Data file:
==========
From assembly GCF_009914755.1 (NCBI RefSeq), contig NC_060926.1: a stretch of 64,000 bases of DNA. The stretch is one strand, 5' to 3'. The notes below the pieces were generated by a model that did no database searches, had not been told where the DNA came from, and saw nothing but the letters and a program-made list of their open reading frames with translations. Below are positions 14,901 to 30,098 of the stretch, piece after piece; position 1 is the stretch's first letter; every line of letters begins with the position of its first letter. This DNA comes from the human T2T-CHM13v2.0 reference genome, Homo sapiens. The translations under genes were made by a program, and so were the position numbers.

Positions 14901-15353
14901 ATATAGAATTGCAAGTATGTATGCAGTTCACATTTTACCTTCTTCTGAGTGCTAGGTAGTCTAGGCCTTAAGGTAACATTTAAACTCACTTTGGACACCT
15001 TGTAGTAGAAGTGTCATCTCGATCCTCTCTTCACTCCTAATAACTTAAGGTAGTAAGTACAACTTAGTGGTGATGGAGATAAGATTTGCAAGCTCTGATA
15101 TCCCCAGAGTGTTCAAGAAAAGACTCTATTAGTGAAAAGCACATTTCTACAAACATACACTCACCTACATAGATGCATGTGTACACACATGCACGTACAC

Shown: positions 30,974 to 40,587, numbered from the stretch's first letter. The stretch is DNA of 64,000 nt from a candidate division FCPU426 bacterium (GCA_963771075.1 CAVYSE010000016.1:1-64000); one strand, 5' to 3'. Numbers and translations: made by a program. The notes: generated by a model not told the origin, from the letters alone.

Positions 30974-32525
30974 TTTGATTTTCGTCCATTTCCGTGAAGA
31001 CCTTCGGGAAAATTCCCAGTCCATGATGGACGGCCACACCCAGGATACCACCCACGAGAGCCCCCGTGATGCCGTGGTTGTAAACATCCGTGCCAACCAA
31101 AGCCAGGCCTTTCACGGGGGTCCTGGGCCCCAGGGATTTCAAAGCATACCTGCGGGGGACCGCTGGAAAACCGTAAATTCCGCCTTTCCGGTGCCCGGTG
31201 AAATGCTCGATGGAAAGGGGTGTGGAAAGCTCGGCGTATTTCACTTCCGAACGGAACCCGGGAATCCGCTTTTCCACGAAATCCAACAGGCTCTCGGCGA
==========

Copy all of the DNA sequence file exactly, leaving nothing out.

From assembly GCF_009914755.1 (NCBI RefSeq), contig NC_060926.1: a stretch of 64,000 bases of DNA. The stretch is one strand, 5' to 3'. The notes below the pieces were generated by a model that did no database searches, had not been told where the DNA came from, and saw nothing but the letters and a program-made list of their open reading frames with translations. Below are positions 14,901 to 30,098 of the stretch, piece after piece; position 1 is the stretch's first letter; every line of letters begins with the position of its first letter. This DNA comes from the human T2T-CHM13v2.0 reference genome, Homo sapiens. The translations under genes were made by a program, and so were the position numbers.

Positions 14901-15353
14901 ATATAGAATTGCAAGTATGTATGCAGTTCACATTTTACCTTCTTCTGAGTGCTAGGTAGTCTAGGCCTTAAGGTAACATTTAAACTCACTTTGGACACCT
15001 TGTAGTAGAAGTGTCATCTCGATCCTCTCTTCACTCCTAATAACTTAAGGTAGTAAGTACAACTTAGTGGTGATGGAGATAAGATTTGCAAGCTCTGATA
15101 TCCCCAGAGTGTTCAAGAAAAGACTCTATTAGTGAAAAGCACATTTCTACAAACATACACTCACCTACATAGATGCATGTGTACACACATGCACGTACAC

Shown: positions 30,974 to 40,587, numbered from the stretch's first letter. The stretch is DNA of 64,000 nt from a candidate division FCPU426 bacterium (GCA_963771075.1 CAVYSE010000016.1:1-64000); one strand, 5' to 3'. Numbers and translations: made by a program. The notes: generated by a model not told the origin, from the letters alone.

Positions 30974-32525
30974 TTTGATTTTCGTCCATTTCCGTGAAGA
31001 CCTTCGGGAAAATTCCCAGTCCATGATGGACGGCCACACCCAGGATACCACCCACGAGAGCCCCCGTGATGCCGTGGTTGTAAACATCCGTGCCAACCAA
31101 AGCCAGGCCTTTCACGGGGGTCCTGGGCCCCAGGGATTTCAAAGCATACCTGCGGGGGACCGCTGGAAAACCGTAAATTCCGCCTTTCCGGTGCCCGGTG
31201 AAATGCTCGATGGAAAGGGGTGTGGAAAGCTCGGCGTATTTCACTTCCGAACGGAACCCGGGAATCCGCTTTTCCACGAAATCCAACAGGCTCTCGGCGA